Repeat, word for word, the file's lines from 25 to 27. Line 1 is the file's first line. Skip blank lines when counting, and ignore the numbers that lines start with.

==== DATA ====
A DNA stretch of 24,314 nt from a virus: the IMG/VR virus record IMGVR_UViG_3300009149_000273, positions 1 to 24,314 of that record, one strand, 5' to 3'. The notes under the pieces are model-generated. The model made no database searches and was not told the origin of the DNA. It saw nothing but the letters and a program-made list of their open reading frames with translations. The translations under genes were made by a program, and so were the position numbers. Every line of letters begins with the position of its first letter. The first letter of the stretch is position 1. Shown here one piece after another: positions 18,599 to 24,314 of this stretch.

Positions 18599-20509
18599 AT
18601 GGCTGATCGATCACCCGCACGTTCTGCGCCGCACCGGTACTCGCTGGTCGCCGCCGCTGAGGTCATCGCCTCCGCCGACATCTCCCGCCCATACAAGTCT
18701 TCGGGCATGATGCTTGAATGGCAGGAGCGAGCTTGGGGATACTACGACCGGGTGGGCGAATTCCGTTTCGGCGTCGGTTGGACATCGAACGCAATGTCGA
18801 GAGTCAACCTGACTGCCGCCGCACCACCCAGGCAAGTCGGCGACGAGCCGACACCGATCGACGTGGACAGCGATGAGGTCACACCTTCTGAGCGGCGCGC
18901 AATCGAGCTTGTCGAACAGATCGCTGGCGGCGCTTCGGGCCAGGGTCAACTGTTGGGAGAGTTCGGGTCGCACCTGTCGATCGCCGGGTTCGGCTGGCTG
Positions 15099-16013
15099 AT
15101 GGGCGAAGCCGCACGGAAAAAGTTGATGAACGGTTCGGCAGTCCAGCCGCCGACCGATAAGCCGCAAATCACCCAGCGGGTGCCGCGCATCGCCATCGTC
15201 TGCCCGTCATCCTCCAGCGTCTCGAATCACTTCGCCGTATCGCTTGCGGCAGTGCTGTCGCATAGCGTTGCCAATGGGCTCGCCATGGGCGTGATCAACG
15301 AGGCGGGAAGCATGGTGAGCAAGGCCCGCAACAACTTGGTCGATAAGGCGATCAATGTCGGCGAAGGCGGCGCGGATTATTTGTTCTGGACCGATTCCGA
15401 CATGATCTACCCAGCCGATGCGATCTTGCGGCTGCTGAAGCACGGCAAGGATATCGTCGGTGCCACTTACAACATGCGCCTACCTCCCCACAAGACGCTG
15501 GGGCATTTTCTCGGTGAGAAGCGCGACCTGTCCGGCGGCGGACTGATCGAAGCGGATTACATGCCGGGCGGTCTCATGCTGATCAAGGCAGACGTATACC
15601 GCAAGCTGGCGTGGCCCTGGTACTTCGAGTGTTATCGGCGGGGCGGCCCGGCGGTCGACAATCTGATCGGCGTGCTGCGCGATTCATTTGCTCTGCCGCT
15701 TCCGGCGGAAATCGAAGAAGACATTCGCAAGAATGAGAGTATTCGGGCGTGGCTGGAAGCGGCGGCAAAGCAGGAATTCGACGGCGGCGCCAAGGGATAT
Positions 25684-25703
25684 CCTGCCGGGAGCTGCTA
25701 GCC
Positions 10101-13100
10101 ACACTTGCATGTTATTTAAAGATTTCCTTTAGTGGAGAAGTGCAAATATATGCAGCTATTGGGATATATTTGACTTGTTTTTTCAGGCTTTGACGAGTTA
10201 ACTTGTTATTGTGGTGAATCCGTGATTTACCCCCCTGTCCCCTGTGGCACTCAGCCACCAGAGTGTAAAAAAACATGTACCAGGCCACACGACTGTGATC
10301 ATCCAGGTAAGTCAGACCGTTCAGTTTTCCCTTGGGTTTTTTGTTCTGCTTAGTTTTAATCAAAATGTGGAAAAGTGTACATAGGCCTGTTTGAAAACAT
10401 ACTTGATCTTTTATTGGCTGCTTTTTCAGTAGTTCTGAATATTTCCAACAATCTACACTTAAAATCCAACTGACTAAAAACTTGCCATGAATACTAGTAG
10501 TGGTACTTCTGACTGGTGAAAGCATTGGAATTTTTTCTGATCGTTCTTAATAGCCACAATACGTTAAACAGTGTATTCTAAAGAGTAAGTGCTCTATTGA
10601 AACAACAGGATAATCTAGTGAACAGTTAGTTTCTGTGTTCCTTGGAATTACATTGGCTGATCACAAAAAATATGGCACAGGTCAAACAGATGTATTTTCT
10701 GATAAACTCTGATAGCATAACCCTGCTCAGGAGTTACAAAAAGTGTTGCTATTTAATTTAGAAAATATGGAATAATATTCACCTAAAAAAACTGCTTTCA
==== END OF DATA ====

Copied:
10501 TGGTACTTCTGACTGGTGAAAGCATTGGAATTTTTTCTGATCGTTCTTAATAGCCACAATACGTTAAACAGTGTATTCTAAAGAGTAAGTGCTCTATTGA
10601 AACAACAGGATAATCTAGTGAACAGTTAGTTTCTGTGTTCCTTGGAATTACATTGGCTGATCACAAAAAATATGGCACAGGTCAAACAGATGTATTTTCT
10701 GATAAACTCTGATAGCATAACCCTGCTCAGGAGTTACAAAAAGTGTTGCTATTTAATTTAGAAAATATGGAATAATATTCACCTAAAAAAACTGCTTTCA